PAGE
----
In the graph above, imagine our Dragonfly server process spawning 4 threads, where threads 1 through 3 handle I/O (i.e., manage client connections) and threads 2 through 4 manage data shards. Thread 2, for example, divides its CPU time between handling incoming requests and processing data operations on the shard it owns. In general, any thread can have many responsibilities that require CPU time. Data management and connection handling are only two examples of such responsibilities.

In essence, Dragonfly's multi-threaded architecture with a shared-nothing approach and focus on asynchronous operations unlock significant performance and scalability advantages compared to Redis, making it a compelling choice for demanding workloads.

Requests Processing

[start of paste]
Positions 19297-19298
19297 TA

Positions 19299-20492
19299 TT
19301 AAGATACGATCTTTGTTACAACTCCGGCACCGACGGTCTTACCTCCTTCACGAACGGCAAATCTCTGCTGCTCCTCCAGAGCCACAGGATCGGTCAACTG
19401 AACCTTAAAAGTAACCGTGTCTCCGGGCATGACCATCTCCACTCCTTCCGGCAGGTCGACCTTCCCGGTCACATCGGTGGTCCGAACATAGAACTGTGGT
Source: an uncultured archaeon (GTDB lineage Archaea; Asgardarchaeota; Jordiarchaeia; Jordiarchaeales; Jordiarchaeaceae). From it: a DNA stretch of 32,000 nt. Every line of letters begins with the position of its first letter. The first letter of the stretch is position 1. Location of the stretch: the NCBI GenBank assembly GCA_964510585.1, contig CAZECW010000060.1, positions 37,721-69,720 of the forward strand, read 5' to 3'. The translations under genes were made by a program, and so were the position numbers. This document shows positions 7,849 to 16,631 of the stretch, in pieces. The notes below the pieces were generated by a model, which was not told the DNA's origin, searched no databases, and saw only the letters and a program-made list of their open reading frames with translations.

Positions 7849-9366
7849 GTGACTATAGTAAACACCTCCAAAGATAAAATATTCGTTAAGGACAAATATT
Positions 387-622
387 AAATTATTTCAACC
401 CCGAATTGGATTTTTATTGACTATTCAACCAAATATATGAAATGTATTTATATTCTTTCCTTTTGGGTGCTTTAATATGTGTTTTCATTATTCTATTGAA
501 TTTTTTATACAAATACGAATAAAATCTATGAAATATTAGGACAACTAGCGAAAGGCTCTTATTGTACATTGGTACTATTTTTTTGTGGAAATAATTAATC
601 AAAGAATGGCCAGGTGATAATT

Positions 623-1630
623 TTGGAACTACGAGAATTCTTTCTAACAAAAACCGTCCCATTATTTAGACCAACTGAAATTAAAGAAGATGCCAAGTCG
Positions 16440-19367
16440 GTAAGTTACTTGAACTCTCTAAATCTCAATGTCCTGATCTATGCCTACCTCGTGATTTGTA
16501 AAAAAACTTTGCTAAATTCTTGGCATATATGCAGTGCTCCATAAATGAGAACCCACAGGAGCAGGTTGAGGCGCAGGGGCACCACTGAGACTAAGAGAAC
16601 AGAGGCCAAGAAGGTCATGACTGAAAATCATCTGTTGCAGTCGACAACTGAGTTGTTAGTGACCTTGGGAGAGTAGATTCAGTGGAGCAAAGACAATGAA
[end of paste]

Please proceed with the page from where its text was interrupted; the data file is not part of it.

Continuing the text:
When a client submits a request to Redis, the system analyzes the request and forms an object (utilizing the command pattern) that encapsulates all relevant information. The lifespan of this object varies based on the nature of the command: non-blocking or blocking. Non-blocking commands are processed immediately, whereas blocking commands are executed time after time by Redis until their specific requirements are fulfilled.

Dragonfly adopts a transactional model that aligns with its architecture, facilitating asynchronous request processing. While this transactional approach may marginally raise the average latency, the combination of asynchronous operations and multi-threading significantly boosts overall throughput and decreases tail latency. Contrary to Redis, which sequentially processes commands, Dragonfly is capable of executing multiple commands simultaneously. Dragonfly optimizes performance by suspending fiber execution during data access or modification tasks when it must wait for required data, thereby reducing unnecessary CPU consumption on unsuccessful attempts.